When we speak of climate change from a macro, policy angle, the word "change" is what we fear, what we must guard against by reducing greenhouse gas emissions, deforestation, our carbon footprint. But on the personal front, I long for climate change on a micro scale. From April through October it's pretty straightforward and static here -- the highs are too high and the lows not low enough. I live for the day in early fall when that shifts, when I wake up in the morning and my windows are no longer drenched in water droplets, and the sky is cloudless azure blue, as if someone has taken the lid off the world. I also, perversely enough, am drawn to the drama of a tropical storm stirring off the coast of Africa, dark energy tumbling off the Dark Continent, and while I certainly don't want it to make landfall, there's nothing like rushing out to stock up on batteries and bottled water to nudge me out of complacency. Climate change wakes us up.

I think I may understand why some people can watch the Weather Channel for hours on end. It's the highs and lows of the human story played out on a simple, familiar backdrop, the home-sweet-home map of the world that our grade school teacher would pull down like a movie screen. A high pressure system hovering up here and over there; warm, moist updrafts clashing with cold air and whammo, all hail breaks loose. The plot is so predictable, and familiar. We know the turbulence that results when our personal or professional pressure systems butt up against one another, and we struggle with our own periods of spiritual drought or emotional flood. How comforting it is to watch the attractive weather person gracefully sweep her arm across the northern plains and proclaim that a cold front is moving in. How assuring it is to be told that This Is What Tomorrow Will Be Like.

But I know better, and my compact yellow umbrella is never far away. For I know that what I hope and plan for tomorrow may have little bearing on what may actually precipitate. I know that moments before I set out for a bike ride the sky can unleash its fury. I know that my children are now out driving and navigating an uncertain world that can turn dangerous and stormy in a flash. I know that what just a year ago was a sunny outlook for my mother has turned overcast and grim with a Lou Gehrig's disease diagnosis. Instead of speculating on long-range forecasts, we're taking it one clear day, one cloudy one, at a time. Which of course, is all any of us can do, whether we embrace the elements or not. We will likely, at some point, get drenched, or sunburned, or snowed in. And if we're lucky, may we also be dazzled by rainbows, humbled by hurricane warnings, shaken to the core by the deep roll of thunder, the brilliant splash of lightning across an open sky.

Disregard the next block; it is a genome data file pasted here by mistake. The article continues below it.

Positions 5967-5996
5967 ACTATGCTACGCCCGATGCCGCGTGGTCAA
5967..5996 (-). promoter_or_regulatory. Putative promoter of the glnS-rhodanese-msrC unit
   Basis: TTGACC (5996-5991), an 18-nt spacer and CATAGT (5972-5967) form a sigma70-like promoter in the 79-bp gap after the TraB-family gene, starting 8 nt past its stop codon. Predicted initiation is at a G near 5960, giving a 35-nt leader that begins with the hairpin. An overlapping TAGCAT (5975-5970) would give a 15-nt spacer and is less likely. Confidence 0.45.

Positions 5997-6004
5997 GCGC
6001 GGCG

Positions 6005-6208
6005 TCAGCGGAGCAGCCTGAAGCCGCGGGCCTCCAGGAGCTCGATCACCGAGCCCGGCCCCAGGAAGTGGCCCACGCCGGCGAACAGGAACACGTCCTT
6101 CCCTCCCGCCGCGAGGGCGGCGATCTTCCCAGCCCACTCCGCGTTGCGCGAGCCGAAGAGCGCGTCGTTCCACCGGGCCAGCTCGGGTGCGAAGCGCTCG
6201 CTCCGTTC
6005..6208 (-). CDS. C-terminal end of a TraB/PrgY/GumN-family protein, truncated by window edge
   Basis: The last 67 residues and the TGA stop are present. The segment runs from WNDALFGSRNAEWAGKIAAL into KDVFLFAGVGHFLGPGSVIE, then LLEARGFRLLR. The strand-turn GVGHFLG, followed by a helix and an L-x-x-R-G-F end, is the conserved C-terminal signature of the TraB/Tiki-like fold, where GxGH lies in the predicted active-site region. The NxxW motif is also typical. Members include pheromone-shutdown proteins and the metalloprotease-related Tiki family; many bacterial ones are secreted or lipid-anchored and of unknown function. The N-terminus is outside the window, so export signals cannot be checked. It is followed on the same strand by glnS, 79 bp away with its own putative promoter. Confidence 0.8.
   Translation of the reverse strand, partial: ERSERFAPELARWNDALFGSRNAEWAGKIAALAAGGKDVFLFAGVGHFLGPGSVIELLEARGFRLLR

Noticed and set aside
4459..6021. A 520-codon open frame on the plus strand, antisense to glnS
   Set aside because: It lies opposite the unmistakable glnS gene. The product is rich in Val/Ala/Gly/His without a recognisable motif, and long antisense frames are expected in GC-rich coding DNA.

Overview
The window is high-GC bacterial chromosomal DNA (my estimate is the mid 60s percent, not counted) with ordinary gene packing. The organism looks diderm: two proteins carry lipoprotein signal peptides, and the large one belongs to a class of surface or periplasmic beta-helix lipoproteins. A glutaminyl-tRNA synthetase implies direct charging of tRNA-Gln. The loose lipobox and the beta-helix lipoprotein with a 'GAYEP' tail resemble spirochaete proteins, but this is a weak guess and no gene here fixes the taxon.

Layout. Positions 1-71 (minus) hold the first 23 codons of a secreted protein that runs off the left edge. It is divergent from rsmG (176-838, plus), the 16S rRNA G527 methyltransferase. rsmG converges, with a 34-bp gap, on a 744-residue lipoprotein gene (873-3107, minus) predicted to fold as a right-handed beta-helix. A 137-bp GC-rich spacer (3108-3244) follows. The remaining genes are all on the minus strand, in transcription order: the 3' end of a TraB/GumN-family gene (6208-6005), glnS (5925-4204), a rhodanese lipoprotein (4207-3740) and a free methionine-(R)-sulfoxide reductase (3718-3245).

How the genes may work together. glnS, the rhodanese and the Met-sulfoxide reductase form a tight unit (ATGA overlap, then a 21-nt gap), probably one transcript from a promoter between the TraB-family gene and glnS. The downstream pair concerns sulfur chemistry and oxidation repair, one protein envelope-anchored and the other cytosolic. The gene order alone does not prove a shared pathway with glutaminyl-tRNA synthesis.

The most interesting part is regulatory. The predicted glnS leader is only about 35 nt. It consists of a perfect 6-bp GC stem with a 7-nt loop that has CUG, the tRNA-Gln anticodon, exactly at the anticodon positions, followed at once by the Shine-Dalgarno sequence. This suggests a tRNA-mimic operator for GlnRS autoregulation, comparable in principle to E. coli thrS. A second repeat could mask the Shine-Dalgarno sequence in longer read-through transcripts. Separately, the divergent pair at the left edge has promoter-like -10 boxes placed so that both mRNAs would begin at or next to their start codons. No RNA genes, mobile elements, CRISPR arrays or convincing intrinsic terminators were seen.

Stephanie Hunt lives in Charleston, South Carolina, with her husband and three daughters. Stephanie is a contributing editor to Skirt Magazine, Charleston Magazine, and SOMA Review. A graduate of Duke University and Vanderbilt Divinity School, she specializes in personal essays and profiles, and has published Peeking Under My Skirt, an essay collection. Learn more at her website.

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Beautiful essay, as always. I miss the storms of the southeast -- my boys, southern California-bred, have no idea what they're like, except as they've experienced them when visiting South Carolina. Rain, in general, is exotic to them!